The group had by now broken up, Paul and Jim heading north to Paul’s house, Phil and Sarah heading home to the Far North and the arctic wastes of Bristol. Cath too was heading home, but as her chauffeur I proposed a walk that would fit in with the run to Exeter. We headed off to Widecombe and parked up roadside close to where it all began. This time, though we were operating south of the road, and made our way up onto the down, starting with one we had done last time: Bovey Rock.
Too cold to be standing around we got going, passing by the Shovel Stone to Hollow Tor.
Now things got tricky as we headed downhill through the dying bracken and squelchy ground to try to find Rugglestone Rock. With a barrier of thorny trees and lots of soft ground caused by one of the tributaries of the East Webburn, it took a few gps readings and compass bearings before we got there. A lot of manoeuvering around branches and foot traps too. Finally we made it and a cup of hot Ribena was broken out to toast our success. This one goes down as one of the most hard fought tors so far.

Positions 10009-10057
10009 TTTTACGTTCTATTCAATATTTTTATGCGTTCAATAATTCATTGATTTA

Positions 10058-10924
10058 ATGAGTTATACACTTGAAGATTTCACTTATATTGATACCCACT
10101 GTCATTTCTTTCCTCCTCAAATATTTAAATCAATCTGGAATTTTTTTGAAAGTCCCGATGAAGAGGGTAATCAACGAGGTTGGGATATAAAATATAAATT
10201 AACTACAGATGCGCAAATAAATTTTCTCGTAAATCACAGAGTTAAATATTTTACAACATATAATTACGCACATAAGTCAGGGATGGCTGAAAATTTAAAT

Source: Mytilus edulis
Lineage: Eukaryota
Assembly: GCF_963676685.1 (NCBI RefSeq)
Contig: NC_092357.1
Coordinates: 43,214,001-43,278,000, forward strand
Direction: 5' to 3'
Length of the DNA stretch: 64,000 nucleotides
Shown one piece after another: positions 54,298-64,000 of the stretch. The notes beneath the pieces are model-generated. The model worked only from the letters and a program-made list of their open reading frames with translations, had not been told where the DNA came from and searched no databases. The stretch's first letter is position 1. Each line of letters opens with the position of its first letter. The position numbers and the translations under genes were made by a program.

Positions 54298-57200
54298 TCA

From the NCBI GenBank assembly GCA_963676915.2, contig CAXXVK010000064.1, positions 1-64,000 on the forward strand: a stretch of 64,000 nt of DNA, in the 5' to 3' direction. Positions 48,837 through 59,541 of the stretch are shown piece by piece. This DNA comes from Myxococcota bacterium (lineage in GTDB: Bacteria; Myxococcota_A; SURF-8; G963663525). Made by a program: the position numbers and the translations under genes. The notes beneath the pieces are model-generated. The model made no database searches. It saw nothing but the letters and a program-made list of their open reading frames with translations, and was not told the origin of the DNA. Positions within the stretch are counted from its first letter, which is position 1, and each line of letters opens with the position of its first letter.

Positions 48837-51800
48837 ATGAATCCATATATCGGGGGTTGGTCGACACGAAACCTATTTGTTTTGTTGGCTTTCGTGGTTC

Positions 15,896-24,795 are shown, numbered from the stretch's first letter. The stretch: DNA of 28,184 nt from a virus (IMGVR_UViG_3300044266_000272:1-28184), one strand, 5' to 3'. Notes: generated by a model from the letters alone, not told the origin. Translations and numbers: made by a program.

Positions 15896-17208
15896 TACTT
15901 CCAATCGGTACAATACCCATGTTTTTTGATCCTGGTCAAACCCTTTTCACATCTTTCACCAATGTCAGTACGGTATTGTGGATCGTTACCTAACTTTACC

Wanting to avoid the perils of our outward route, we kept closer to the field boundary this time and climbed the hill again closer to the house that’s there. This seemed to give an easier path, and certainly without the fight through trees we’d had on the way down. A bit of steady work and we were bypassing Hollow Tor again, and working our way over to Tunhill Rocks – the “tor of the day”. I liked this one a lot, as you moved around it, new facets opened up leaving plenty to explore.
By now though, we were back in the cold, the heat generated from our thorny bog excursion dissipating, and we got stuck in with the rest of the walk, the lure of a warm car proving overwhelming. A few moments were sent at Pil Tor and then Top Tor and then we were back in the car.